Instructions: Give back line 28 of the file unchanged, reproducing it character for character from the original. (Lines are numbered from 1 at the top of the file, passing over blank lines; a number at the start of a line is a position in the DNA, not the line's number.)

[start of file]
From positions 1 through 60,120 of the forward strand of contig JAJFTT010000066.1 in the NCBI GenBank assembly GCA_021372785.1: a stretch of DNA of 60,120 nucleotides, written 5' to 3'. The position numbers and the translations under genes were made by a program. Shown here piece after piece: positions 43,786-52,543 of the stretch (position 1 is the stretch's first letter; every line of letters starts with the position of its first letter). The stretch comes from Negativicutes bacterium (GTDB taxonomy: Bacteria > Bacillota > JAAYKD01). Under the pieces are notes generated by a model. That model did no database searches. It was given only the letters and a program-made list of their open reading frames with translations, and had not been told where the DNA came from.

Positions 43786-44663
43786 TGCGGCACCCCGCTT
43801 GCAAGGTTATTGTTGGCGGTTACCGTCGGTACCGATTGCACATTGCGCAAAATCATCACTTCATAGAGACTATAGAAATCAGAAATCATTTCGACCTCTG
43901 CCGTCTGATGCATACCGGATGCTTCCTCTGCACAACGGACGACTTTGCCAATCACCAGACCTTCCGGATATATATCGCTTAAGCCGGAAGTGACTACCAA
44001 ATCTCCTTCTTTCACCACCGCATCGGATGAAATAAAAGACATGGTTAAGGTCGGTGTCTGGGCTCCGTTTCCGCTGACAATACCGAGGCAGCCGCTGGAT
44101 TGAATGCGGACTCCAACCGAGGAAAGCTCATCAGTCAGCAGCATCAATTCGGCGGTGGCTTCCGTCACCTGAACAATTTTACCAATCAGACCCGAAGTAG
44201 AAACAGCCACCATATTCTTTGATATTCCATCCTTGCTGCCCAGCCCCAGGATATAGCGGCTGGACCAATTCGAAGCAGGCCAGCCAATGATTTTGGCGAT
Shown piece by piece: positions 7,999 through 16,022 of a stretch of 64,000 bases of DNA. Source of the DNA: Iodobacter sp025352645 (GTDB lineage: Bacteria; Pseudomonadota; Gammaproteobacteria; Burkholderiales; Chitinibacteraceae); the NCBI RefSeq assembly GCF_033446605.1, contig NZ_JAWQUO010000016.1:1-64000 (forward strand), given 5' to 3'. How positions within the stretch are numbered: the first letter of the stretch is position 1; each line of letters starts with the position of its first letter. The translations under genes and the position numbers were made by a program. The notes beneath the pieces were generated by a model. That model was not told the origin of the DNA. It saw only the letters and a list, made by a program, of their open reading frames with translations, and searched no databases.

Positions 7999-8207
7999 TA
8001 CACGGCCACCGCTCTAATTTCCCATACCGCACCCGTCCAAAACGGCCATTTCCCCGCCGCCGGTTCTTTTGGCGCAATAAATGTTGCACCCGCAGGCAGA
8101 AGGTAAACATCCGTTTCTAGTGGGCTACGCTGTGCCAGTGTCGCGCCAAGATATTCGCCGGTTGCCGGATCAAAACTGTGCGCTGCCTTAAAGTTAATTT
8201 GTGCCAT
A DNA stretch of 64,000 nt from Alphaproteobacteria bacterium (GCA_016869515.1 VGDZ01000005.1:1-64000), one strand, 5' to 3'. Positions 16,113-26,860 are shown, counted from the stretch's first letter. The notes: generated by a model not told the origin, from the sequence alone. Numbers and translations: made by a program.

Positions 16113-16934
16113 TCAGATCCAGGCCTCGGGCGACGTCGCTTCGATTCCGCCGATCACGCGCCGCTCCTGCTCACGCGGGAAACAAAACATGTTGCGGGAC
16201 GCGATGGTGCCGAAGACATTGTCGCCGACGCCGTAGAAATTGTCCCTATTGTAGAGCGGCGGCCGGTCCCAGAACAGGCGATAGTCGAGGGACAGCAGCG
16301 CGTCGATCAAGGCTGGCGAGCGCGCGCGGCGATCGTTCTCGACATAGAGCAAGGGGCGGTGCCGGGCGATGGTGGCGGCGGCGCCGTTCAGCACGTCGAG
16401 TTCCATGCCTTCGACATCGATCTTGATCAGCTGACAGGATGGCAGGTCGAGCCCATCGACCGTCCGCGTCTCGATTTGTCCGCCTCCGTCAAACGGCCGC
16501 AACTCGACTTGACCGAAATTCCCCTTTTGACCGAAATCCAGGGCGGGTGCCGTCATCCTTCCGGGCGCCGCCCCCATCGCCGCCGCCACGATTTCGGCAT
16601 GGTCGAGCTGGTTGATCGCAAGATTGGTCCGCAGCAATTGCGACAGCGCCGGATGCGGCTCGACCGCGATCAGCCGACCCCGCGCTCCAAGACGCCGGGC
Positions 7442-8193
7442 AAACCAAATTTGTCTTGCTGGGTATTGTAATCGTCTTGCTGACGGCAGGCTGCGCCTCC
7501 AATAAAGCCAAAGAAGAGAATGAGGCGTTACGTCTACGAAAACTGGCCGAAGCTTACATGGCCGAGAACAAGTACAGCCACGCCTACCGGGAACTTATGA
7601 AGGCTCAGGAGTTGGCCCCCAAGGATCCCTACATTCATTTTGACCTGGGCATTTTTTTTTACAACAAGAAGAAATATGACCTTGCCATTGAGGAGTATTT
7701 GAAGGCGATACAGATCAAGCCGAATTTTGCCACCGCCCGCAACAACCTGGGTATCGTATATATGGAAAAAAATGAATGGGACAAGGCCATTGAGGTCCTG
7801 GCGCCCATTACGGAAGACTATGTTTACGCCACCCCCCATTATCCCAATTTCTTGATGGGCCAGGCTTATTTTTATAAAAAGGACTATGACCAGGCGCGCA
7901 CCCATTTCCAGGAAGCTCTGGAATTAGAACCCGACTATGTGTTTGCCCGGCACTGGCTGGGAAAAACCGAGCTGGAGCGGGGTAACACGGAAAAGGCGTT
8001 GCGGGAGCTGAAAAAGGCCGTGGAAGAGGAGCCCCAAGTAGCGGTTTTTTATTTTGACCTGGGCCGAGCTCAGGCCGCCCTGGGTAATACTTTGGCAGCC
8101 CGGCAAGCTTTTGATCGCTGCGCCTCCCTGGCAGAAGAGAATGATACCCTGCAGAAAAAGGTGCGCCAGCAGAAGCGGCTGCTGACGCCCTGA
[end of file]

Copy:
7801 GCGCCCATTACGGAAGACTATGTTTACGCCACCCCCCATTATCCCAATTTCTTGATGGGCCAGGCTTATTTTTATAAAAAGGACTATGACCAGGCGCGCA